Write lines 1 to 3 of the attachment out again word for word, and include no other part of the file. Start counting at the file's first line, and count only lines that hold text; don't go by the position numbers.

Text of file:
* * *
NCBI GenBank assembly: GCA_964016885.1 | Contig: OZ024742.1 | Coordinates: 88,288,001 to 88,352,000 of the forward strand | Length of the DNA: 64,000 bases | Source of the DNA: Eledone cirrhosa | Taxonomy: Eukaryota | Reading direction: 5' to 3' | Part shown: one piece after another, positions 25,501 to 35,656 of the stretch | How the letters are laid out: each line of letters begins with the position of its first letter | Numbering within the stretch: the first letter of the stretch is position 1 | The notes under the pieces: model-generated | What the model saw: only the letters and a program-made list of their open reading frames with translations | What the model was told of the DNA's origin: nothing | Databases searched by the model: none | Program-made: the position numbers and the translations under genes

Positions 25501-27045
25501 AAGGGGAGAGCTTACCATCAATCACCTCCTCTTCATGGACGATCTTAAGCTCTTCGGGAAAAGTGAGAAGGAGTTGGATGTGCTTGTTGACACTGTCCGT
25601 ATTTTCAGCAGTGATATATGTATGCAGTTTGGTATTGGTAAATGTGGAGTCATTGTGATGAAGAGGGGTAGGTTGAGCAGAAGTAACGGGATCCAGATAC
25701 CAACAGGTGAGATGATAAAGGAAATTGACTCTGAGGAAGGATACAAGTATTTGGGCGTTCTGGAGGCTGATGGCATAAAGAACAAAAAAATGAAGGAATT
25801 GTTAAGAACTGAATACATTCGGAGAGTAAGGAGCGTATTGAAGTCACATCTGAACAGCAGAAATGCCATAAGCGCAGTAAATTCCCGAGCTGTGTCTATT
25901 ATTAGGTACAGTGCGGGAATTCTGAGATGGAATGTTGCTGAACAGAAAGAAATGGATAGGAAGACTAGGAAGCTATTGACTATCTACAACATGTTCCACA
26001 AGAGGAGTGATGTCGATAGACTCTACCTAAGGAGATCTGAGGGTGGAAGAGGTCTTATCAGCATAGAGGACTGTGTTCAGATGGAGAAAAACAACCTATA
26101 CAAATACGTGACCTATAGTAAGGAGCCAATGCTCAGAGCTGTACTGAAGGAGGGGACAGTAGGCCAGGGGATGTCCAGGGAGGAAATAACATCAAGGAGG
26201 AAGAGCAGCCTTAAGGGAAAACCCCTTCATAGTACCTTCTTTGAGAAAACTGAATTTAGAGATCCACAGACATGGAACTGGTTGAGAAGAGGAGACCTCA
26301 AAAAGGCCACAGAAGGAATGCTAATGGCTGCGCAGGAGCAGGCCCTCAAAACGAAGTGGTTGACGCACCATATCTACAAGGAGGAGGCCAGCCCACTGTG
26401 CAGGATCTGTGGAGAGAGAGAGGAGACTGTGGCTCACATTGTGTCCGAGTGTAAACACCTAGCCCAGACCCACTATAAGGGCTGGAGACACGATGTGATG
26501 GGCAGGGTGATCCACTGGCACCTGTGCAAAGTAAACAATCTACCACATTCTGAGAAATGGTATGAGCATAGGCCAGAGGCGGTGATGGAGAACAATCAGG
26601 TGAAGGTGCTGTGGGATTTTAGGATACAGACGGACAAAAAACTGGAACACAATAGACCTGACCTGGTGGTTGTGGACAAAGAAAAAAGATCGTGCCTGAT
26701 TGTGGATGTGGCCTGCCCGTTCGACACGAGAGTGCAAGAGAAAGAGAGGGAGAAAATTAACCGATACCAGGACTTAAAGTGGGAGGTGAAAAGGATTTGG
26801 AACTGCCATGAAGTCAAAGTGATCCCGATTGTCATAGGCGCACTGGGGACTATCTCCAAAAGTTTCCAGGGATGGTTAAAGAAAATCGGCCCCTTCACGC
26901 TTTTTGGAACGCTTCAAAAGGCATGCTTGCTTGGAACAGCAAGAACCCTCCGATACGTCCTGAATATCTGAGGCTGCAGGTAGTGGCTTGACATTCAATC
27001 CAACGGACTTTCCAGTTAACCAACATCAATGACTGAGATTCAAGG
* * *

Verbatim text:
NCBI GenBank assembly: GCA_964016885.1 | Contig: OZ024742.1 | Coordinates: 88,288,001 to 88,352,000 of the forward strand | Length of the DNA: 64,000 bases | Source of the DNA: Eledone cirrhosa | Taxonomy: Eukaryota | Reading direction: 5' to 3' | Part shown: one piece after another, positions 25,501 to 35,656 of the stretch | How the letters are laid out: each line of letters begins with the position of its first letter | Numbering within the stretch: the first letter of the stretch is position 1 | The notes under the pieces: model-generated | What the model saw: only the letters and a program-made list of their open reading frames with translations | What the model was told of the DNA's origin: nothing | Databases searched by the model: none | Program-made: the position numbers and the translations under genes

Positions 25501-27045
25501 AAGGGGAGAGCTTACCATCAATCACCTCCTCTTCATGGACGATCTTAAGCTCTTCGGGAAAAGTGAGAAGGAGTTGGATGTGCTTGTTGACACTGTCCGT